How to rinse something so ubiquitous? Boys who liked Penguin bars now post about Call of Duty Warzone on their Instagram stories. Girls who liked Penguin bars now just post one picture of a poached egg on top of avocado toast every weekend, always with the Bali Breeze filter.
Always happy to see one of these incredibly well-constructed biscuits after school, weren’t you? The kids raised on Rocky bars are the most fun at the pub. They don’t make a weird face when you float the idea of a “J bomb” before midday. Rumour has it you’ve never been to a park without buying four Stellas.
If you know how to pronounce this biscuit’s name, it’s like you’re in some kind of club. “Blue ribbon? No, blue ribAND, you oik.” It’s the biscuit with the rogue spelling posh people delight in knowing. Sadly, this is all to compensate for the fact it’s not actually good enough for the top tier of after-school biscuit.
You’ll never get over the Oxbridge rejection, is what we’re saying.
Fox’s Viennese do not qualify for this, on account of not being individually wrapped. Instead, their closest ambassador is the Fox’s Triple. I don’t know how you’d describe this one except “a shit version of a Viennese.”
Were we still in a feudal society, I’d probably say you were the insurance child your parents had just in case your anointed elder sibling got eaten by a pig. But we’re not. You’re probably destined to work in recruitment and wolf down 15 of these on a shift while you try to convince some Leeds grad that share options in a fintech company will amount to anything more than lingering resentment for the rest of their adult life.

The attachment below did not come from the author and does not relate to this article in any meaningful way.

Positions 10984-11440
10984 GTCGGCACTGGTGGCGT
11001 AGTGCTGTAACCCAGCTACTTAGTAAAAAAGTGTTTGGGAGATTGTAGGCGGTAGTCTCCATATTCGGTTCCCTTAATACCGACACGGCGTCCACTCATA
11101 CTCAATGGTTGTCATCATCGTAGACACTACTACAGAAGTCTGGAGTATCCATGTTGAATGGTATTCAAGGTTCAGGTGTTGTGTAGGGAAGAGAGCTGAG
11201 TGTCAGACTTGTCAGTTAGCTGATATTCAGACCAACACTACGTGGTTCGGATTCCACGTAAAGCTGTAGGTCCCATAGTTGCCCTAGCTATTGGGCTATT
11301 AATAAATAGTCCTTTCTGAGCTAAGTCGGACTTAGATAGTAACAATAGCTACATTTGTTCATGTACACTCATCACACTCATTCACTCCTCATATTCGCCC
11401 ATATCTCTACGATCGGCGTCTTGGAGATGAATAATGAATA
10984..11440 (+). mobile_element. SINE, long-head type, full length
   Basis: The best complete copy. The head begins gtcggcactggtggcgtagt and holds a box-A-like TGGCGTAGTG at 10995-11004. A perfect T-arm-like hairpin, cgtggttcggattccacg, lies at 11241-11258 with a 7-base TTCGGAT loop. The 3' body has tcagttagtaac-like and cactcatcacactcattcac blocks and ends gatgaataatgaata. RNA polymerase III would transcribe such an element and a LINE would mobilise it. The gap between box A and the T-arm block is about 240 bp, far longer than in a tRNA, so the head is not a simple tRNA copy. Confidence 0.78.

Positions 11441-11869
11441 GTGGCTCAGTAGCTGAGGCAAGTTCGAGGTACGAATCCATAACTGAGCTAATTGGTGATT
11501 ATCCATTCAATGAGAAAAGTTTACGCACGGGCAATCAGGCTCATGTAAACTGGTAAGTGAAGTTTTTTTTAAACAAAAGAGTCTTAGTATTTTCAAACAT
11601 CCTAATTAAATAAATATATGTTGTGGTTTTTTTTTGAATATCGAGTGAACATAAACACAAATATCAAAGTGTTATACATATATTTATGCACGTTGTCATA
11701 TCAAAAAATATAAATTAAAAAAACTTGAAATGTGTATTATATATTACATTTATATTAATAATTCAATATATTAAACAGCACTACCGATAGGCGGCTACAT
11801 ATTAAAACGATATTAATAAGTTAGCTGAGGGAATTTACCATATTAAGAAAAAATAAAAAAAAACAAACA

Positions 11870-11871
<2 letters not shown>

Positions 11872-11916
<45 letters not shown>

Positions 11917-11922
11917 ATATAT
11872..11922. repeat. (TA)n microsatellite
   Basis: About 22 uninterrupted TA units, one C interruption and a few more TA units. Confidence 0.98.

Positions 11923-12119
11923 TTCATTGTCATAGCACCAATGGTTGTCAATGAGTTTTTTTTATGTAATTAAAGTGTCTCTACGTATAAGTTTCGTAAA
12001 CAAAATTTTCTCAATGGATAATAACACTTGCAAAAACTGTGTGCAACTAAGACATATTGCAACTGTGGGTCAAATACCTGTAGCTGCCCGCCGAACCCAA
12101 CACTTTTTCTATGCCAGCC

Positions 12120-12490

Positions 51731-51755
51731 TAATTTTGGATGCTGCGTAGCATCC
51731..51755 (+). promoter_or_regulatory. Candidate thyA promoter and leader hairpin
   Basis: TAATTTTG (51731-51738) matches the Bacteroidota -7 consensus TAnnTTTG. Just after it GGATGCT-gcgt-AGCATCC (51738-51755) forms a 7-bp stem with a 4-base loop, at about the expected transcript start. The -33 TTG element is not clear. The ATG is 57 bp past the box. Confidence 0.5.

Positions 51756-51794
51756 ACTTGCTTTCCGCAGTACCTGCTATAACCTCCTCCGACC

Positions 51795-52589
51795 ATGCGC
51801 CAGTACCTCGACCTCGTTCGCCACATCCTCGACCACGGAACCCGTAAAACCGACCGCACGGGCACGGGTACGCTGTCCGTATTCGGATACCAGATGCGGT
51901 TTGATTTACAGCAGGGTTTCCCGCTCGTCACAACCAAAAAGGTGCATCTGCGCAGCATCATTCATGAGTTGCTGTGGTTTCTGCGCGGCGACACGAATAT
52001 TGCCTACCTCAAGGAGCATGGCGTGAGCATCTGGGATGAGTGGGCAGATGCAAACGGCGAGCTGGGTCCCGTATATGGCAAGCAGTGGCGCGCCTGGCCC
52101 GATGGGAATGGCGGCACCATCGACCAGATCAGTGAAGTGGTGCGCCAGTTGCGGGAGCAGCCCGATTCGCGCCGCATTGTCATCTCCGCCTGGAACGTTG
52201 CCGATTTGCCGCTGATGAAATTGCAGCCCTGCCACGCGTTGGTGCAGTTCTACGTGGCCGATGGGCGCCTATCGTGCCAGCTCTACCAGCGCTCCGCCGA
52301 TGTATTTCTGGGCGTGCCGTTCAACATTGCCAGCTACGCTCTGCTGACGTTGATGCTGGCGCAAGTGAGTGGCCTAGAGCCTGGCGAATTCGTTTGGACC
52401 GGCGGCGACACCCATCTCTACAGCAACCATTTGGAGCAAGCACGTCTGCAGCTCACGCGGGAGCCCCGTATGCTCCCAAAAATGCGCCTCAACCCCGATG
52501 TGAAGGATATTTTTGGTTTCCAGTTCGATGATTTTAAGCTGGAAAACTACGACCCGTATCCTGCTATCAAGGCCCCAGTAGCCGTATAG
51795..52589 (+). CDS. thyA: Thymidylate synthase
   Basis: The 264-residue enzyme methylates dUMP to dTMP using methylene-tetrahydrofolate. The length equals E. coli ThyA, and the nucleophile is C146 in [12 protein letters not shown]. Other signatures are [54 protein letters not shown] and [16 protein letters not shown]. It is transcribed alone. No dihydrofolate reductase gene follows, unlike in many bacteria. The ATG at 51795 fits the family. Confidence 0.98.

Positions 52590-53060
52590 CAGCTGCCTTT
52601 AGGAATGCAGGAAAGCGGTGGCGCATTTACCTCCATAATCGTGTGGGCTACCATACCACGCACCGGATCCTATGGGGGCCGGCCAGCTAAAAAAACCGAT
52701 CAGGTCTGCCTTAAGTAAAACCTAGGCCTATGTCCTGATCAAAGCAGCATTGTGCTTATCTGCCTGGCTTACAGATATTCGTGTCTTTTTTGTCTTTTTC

The top of a Breakaway bar is essentially the parquet flooring of the biscuit world. A bit showy. If you ate these as a child, you inevitably have a lot of followers on social media. If you’re ugly and not funny, and so can’t make it on Insta or TikTok, this is inevitably on Twitter. Despite your attempts to get noticed, your mates still pretend they don’t hear you asking “honestly, don’t just say yes because we’re friends, but do you reckon I’m a BNOC?” on a weekly basis.
Time Out Wafer
Like you, in spite of its undeniable quality the Time Out wafer doesn’t get much recognition because it’s quite dry.
The Time Out Wafer lover plays sports to a moderately high level, but doesn’t indulge in any of the banter. Always there on nights out, but not really anywhere to be seen at an afters.
Kids who ate Wagon Wheels were really into Nickelodeon, because if your Mum’s not stretching past CBBC, she definitely wasn’t getting you a Wagon Wheel.
Now, you watch a lot of Netflix now and pretend it’s a personality trait. You only see your parents if there’s the implicit promise of them buying you a meal and a few drinks, even after moaning to all and sundry about not hugging your mum for three months during a pandemic.